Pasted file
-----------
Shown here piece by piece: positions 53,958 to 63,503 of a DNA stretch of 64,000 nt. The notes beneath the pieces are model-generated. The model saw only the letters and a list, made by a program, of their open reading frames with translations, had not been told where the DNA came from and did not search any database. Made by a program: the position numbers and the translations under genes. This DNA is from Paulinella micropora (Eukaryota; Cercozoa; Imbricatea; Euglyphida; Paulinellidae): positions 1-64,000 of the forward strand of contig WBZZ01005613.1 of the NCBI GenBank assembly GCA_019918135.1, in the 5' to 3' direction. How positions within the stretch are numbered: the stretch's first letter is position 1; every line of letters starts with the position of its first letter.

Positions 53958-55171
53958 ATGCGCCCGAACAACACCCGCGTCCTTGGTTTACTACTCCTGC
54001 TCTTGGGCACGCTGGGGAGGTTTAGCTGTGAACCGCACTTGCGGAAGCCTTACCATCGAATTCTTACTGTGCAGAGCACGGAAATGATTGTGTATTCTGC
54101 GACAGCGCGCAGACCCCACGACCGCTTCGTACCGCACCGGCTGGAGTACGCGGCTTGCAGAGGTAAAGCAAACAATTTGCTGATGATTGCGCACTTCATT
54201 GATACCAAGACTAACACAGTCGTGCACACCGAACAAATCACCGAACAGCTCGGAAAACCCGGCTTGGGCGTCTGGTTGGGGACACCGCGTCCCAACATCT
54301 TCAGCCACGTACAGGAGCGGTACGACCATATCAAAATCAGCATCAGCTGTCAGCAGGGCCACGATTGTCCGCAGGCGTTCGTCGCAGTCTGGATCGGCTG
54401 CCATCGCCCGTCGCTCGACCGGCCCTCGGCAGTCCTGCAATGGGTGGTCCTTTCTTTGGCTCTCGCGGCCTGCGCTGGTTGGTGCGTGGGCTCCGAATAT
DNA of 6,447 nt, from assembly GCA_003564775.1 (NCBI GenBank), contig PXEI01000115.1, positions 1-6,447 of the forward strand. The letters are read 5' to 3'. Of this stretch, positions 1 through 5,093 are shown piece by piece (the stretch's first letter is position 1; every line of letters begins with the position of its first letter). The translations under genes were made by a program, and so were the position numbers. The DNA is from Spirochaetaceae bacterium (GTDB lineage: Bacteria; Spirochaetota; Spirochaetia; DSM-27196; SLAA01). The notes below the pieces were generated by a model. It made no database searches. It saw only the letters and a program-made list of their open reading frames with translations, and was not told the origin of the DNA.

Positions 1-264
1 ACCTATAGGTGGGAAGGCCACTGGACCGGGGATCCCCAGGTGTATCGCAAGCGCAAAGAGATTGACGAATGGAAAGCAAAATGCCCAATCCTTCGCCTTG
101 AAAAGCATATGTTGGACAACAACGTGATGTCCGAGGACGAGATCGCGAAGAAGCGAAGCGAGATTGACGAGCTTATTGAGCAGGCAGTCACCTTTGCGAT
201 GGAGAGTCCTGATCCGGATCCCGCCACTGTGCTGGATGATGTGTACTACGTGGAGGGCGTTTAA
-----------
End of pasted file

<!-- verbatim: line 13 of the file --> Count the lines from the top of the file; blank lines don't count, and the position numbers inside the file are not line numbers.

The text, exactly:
201 GGAGAGTCCTGATCCGGATCCCGCCACTGTGCTGGATGATGTGTACTACGTGGAGGGCGTTTAA